Sunday, January 9, 2011

Like A Koi In The Pond

So, why does the Torrance Art Museum need a writer-in-residence? That's like asking, why does a pond need koi? Or why does a parking lot need painted lines?

TAM, according to its website, "promotes meaningful experiences in the arts to strengthen creative and critical thinking skills; and builds bridges between the visual arts and other disciplines in the humanities and sciences."

The W-I-R post fits somewhere in the above; better still, that excerpt demonstrates that someone involved with TAM cares about semi-colons. That's a huge plus for any org considering offering a W-I-R program.

The best-known writer-in-residence project these past couple of years was Alain de Botton's gig at Heathrow Airport. The author and philosopher set up for seven days a desk in that behemoth London facility's departures lounge and produced a short, well-received book about the experience.

De Botton was paid by the airport's umbrella authority and a p.r. firm came up with the idea. The book was distributed free-of-charge to airport users. Anyone interested in funding such an arrangement for TAM? If so, then please contact the museum or this blog.

De Botton has said repeatedly that he was left alone as promised and wrote whatever he pleased. (Although the photographer's shots that accompanied de Botton's text were screened prior to publication for security reasons.) The former, at least, will apply to TAM's writer-in-residence program.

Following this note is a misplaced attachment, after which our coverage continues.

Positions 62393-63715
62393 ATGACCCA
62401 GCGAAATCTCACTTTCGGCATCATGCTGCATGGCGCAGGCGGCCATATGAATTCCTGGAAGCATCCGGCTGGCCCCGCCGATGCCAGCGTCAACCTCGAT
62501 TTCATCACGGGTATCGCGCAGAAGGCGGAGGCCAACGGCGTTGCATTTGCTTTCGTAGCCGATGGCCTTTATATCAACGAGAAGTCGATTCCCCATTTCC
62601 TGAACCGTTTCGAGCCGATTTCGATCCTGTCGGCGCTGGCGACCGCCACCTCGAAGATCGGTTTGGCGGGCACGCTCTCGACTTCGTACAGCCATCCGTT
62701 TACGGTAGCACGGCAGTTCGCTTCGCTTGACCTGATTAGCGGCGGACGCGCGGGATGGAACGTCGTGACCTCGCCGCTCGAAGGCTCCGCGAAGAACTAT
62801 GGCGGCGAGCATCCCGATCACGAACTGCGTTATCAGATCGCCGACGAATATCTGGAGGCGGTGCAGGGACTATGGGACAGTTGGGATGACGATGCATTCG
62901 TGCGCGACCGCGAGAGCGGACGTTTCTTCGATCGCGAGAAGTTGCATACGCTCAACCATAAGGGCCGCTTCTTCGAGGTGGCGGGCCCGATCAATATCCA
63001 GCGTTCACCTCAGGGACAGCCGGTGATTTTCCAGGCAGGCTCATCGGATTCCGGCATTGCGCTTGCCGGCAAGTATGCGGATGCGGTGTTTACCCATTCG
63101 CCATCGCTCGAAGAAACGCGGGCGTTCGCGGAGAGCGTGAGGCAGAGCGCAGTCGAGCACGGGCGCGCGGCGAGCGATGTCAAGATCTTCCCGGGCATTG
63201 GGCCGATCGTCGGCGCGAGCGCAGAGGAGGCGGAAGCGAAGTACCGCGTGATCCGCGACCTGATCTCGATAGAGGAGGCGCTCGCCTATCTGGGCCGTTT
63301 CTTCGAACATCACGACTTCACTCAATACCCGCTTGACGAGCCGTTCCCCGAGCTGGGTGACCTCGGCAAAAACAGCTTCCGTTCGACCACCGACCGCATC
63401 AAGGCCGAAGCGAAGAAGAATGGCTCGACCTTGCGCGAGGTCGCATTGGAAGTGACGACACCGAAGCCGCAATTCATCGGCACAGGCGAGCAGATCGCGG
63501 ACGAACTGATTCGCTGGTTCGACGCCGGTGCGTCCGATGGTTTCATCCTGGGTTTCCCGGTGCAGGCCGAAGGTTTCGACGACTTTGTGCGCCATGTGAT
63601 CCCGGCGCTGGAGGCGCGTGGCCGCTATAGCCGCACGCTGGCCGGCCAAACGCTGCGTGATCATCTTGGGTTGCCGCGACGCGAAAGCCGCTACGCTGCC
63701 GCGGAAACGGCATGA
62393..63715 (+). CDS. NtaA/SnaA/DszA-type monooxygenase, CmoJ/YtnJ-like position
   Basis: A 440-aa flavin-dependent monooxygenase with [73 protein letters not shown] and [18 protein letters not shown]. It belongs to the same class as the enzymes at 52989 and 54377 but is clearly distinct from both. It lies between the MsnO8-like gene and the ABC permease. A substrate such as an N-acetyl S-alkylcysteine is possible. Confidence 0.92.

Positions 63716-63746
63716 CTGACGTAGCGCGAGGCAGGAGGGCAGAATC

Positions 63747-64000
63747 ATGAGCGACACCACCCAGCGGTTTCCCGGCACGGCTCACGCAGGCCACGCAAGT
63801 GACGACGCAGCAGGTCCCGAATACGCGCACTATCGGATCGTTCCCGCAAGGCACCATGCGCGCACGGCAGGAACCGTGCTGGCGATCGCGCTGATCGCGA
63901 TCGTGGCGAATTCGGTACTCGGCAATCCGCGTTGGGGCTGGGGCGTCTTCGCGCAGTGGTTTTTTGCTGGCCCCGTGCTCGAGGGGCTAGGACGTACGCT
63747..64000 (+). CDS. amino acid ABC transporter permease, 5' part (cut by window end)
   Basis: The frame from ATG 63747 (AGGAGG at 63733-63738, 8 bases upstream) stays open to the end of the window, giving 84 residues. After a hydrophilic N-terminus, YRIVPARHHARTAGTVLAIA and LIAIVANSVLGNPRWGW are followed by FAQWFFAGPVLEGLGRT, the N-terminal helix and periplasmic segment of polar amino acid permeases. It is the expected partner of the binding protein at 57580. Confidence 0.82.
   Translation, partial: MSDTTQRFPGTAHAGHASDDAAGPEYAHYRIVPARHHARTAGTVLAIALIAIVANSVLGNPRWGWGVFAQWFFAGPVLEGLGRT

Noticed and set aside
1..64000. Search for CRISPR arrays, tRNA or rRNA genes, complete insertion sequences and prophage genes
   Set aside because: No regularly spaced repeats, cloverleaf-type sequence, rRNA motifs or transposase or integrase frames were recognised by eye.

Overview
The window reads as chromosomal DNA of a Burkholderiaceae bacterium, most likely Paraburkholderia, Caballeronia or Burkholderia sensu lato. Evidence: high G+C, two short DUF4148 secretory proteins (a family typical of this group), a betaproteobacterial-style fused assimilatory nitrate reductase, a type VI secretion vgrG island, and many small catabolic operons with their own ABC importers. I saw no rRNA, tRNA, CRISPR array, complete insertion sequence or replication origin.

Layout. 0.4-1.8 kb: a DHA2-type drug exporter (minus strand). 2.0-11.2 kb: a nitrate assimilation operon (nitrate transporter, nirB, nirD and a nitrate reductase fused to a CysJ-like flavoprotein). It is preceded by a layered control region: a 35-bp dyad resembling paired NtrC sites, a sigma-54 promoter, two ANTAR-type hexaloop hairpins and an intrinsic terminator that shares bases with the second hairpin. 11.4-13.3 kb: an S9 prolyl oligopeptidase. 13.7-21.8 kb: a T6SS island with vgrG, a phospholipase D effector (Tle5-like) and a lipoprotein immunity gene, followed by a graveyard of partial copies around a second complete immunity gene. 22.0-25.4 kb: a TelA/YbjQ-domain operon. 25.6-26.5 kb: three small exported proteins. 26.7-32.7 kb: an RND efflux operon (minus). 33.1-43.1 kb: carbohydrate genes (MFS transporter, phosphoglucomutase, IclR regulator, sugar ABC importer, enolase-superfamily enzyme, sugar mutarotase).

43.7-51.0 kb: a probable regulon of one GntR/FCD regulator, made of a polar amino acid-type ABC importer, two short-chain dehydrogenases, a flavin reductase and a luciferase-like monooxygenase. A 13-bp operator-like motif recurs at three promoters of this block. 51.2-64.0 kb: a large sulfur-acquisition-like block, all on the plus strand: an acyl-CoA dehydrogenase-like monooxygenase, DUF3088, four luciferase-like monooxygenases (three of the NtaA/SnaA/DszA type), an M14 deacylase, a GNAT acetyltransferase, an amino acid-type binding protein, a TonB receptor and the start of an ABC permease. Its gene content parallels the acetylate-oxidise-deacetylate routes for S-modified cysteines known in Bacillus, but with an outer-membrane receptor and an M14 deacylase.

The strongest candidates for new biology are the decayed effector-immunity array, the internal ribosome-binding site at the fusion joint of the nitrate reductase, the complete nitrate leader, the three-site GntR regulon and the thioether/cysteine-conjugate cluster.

Curator Max Presnelli and his team have offered access to behind-the-scene meetings, as well as to occasions such as the days after an exhibition concludes, and works come off the walls, and artists come by to gather up their pieces. 

One of TAM's goals, presumably, is to demystify what goes on over at 3320 Civic Center Drive. The museum is also treating the written word as art – long an established art world tradition.This blog will delve deeper into the much of the above, and more, over the following months. 

This blog will also aim to be of some small assistance to TAM-goers. Alan de Botton was asked during his airport stint that eternal, vital question – where are the bathrooms?

At TAM, we understand, they're down the hall, to the left.